Improving access to water, and using it better are essential in the fight against poverty. Actions that target livelihood gains of smallholder farmers by securing water access through water rights and investments in water storage and delivery infrastructure are essential ingredients. The value obtained per drop of water can be improved by pro-poor water technologies, and investments in roads and markets. Multiple use systems ?operated for domestic use, crop production, aquaculture, agroforestry and livestock ?can improve water productivity and reduce poverty.
The Assessment finds that the greatest potential is found in those rainfed areas of the world that are home to the highest number of poor people. A little additional water can go a long way in these areas. "Upgrading these rainfed lands through better water management holds the greatest potential to increase productivity, and decrease poverty," says Johan Rockstrom of Stockholm Environment Institute and author of the Assessment chapter on managing rainfed agriculture. Since climate change is expected to hit these areas hard, better water systems will be a key to helping people cope with dry spells.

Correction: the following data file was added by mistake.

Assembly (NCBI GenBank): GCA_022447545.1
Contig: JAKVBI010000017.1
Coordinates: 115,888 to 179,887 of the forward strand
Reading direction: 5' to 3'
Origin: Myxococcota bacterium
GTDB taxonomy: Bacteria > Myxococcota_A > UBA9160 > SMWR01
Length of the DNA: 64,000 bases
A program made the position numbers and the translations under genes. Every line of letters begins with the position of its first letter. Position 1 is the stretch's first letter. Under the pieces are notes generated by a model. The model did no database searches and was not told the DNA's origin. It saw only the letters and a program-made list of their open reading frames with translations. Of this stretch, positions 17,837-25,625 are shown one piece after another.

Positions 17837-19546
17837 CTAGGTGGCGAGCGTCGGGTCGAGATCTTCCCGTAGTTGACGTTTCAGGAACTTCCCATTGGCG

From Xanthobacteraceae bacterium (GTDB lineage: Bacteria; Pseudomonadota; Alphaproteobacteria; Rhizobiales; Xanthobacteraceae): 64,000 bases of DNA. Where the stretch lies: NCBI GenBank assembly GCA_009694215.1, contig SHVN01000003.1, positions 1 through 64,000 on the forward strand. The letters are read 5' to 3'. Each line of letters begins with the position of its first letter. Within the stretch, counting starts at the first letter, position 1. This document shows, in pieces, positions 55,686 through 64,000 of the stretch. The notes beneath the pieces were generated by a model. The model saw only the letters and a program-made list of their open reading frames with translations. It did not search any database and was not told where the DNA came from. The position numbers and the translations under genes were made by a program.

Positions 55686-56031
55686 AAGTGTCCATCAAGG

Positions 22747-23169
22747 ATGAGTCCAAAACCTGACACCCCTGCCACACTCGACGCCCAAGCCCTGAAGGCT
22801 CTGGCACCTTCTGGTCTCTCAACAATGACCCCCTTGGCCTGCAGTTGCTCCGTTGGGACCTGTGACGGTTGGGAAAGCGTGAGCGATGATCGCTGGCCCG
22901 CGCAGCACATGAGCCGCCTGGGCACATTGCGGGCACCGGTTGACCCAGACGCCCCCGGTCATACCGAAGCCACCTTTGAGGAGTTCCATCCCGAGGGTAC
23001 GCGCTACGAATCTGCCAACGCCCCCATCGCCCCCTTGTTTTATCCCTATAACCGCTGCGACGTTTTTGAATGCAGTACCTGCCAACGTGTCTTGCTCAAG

Poverty, hunger, gender inequality, and environmental degradation continue to afflict developing countries not because of technical failings but because of political and institutional failings. There is need for drastic reform in the water sector. Governments must lead the reform process, but ironically state institutions themselves are in greatest need
Source:International Water Management Institute